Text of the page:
Last fall, Defense Minister Jose Guillermo Garcia insisted that prolonged guerrilla occupation of El Salvador's northeastern corner was meaningless because the rugged back country had little economic or military value.
This month, Garcia stationed the U.S.-trained Ramon Belloso Battalion in the same area with orders to police as much territory as possible, including the town of Perquin, which had been in rebel hands since October and was retaken at the beginning of February in a major military operation.
The shift, following a string of guerrilla successes, marked a step away from strategy urged on Salvadoran officers by their American advisers, who repeatedly have emphasized protection of economic targets rather than control of such isolated towns and villages near the Honduran border.
Garcia's new determination to control northern Morazan province reflects concern over the strength demonstrated by rebel forces in their recent push southward from pockets they had controlled unopposed since fall. Although they drew back after two days of a large government offensive, the guerrillas for the first time in the 3-year-old civil war had NEWS ANALYSIS held ground, even for a short time, against a conventional Army attack.
Their increased ability seemed to confirm what critics of the U.S.-promoted strategy had been saying. This was that writing off the remote rebel strongholds on the grounds that they had no value of their own gave the guerrillas time and territory to organize their forces, while at the same time handing them the political advantage of ruling Salvadoran territory.
The confirmation was particularly vivid in the Feb. 6 capture of Berlin and attacks on nearby bridges across the Lempa River on the coastal road linking San Salvador with the rich agricultural areas of Usulatan province.
Guerrilla forces driving down from the long-occupied Morazan pocket showed such strength that Garcia responded with an operation that concentrated more than 5,000 troops, including all three of his U.S.-trained battalions, in northern Morazan. As that battle raged, other guerrillas struck at Berlin, more than 50 miles to the southwest in the heart of the economically important region that U.S. advisers had insisted was the most critical of the war.
In mounting such a large operation and exposing himself to the trap at Berlin, Garcia also was disregarding U.S. advisers. The American officers have for months been warning that large-scale sweeps are questionable unless followed up by constant small-unit patrols to scour the countryside for any reemerging guerrilla presence.
A military expert said Garcia's decision to post the elite Belloso brigade in northern Morazan could prove effective only if the troops stay in the area and mount frequent patrols to keep it free of rebel infiltration.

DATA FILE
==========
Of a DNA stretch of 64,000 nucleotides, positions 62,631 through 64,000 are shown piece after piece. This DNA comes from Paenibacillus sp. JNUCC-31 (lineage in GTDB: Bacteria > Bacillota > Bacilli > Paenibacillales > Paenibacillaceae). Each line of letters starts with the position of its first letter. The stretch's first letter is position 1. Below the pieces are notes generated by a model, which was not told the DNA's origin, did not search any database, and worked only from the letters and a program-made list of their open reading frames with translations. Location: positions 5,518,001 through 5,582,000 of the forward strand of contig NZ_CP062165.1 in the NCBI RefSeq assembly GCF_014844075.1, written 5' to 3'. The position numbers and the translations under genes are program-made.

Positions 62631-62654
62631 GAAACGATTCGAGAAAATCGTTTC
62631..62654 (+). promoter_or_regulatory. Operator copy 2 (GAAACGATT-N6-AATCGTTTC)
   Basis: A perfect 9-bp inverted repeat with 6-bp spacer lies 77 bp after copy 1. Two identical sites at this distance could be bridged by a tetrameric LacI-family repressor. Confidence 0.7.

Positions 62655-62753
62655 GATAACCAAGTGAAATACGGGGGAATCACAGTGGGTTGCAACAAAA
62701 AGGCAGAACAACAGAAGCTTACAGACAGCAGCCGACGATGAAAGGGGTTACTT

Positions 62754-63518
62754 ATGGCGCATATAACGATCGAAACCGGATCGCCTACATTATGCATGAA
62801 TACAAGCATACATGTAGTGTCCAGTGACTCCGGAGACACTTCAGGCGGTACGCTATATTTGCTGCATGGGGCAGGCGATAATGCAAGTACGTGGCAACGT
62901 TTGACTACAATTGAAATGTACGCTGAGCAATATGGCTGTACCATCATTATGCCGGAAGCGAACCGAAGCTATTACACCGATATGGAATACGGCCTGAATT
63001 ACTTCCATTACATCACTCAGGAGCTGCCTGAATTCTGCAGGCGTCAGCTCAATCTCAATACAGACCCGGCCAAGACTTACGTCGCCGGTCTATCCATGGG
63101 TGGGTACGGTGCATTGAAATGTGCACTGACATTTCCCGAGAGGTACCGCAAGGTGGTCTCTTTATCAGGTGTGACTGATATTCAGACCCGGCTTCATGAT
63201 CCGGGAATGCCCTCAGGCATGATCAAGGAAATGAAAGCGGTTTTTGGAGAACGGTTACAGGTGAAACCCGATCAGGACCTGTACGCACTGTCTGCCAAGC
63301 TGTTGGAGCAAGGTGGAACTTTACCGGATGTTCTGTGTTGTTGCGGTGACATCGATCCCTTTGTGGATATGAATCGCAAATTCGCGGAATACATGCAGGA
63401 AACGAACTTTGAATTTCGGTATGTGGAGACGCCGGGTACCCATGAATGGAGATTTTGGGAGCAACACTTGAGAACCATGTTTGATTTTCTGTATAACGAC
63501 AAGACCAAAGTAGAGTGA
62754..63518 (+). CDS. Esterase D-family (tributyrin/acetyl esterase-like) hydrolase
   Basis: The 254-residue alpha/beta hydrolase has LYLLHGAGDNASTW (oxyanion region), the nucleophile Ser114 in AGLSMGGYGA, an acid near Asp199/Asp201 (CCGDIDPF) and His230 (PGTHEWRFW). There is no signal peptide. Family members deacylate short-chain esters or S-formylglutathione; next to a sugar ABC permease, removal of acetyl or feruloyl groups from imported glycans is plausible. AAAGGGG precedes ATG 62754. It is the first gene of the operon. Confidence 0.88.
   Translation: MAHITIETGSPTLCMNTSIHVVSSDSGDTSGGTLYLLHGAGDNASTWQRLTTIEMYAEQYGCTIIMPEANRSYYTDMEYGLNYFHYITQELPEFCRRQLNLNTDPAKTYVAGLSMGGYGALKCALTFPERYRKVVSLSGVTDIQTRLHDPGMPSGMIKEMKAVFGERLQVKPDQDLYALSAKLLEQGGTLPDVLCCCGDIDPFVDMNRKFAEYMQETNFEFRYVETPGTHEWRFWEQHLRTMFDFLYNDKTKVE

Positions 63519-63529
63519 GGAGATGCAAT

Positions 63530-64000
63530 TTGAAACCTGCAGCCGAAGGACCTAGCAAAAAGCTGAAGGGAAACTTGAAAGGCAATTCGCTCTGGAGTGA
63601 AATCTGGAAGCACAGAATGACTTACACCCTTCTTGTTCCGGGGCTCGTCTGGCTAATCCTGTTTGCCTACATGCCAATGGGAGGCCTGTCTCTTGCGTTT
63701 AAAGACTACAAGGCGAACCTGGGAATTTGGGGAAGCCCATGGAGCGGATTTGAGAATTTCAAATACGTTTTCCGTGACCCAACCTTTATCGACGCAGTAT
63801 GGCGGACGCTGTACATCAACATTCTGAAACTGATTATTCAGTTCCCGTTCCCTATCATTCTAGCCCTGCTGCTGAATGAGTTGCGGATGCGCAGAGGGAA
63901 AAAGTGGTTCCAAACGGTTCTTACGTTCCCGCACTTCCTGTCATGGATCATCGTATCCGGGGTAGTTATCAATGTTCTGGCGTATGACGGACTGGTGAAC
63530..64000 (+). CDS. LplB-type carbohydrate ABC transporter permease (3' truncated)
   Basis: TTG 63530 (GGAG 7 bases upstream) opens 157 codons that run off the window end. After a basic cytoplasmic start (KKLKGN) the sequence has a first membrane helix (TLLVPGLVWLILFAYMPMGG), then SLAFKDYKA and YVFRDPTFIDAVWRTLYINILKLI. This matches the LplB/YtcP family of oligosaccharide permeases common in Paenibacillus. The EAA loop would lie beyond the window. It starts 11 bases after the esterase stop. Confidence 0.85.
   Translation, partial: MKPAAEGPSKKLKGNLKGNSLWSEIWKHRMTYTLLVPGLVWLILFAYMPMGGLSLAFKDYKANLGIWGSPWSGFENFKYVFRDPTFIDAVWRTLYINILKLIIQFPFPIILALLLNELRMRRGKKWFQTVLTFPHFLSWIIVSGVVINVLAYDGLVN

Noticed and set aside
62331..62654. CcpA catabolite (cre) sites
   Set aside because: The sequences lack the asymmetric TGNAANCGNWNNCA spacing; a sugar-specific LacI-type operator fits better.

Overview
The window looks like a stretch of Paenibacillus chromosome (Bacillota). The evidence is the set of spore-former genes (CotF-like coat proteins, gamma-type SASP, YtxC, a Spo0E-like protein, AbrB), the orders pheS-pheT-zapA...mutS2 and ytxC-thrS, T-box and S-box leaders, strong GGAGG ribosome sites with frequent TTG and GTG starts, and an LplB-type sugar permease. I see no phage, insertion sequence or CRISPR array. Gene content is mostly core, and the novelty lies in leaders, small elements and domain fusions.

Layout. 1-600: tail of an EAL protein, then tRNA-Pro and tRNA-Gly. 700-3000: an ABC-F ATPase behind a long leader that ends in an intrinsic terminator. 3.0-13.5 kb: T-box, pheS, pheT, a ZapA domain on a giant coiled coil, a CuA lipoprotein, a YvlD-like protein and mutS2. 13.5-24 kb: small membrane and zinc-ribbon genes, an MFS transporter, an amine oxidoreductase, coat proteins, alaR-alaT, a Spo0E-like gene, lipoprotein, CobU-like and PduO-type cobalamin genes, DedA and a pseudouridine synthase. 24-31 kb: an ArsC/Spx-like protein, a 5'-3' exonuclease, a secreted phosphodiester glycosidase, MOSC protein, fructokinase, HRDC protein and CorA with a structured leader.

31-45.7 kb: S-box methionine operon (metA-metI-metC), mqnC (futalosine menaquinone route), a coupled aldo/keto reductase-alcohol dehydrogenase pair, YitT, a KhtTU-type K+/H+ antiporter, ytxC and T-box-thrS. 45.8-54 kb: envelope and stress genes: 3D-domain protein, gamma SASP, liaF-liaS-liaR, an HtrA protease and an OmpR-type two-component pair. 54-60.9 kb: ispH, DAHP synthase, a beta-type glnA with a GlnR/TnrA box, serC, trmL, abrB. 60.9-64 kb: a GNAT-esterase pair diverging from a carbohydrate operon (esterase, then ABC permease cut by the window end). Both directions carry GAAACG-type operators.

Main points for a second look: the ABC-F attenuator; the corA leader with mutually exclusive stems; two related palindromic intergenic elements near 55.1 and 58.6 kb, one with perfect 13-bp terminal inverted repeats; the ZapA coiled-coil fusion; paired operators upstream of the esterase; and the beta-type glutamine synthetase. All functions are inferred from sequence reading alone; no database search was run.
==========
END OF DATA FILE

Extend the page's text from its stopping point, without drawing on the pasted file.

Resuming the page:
Past experience suggests this is unlikely. After a large sweep through guerrilla redoubts in Chalatenango province late last year, Garcia pledged to villagers that soldiers would remain to protect them, then allowed his forces to withdraw within 10 days. As a result, the mountain villages resumed their role as a guerrilla rear area.
Long-term guerrilla occupation of remote areas has facilitated temporary movement by rebel forces into more important towns as well. They have been able to fade away into the border strongholds when government troops pull near to attack.
A band of guerrillas took over La Palma in Chalatenango province earlier this month, for example. They harangued the local population with revolutionary appeals, marched about the town square, held a dance and slipped back into the safe hillsides before government troops responded.
There is no way to measure accurately the effect of such visits on Salvadoran villagers. Guerrilla leaders win a few recruits at most and spray-paint the walls with slogans. But most Salvadorans hold their political sentiments within, bending with the guerrillas or the Army according to who is on the ground.
Guerrilla leaders appear aware of the public relations value of their appearances, however, and the rebels who took over La Palma gladly escorted foreign reporters around town and invited them to the dance. Hearing of this, another group of guerrillas telephoned a news agency office in San Salvador to suggest that reporters also might want to visit the newly occupied town of Sociedad on the other side of the country.
The U.S. ambassador to the United Nations, Jeane Kirkpatrick, said during a recent visit here that such image-making is part of the strategy for guerrilla war.
"It proceeds through military means, and through propaganda means, and through the media, too, if I may say so," she told correspondents. "It proceeds through images as well as through violence and the manipulation of images as well as through the manipulation of violence, and at any given point there is some kind of combination of these that is creating some kind of impression."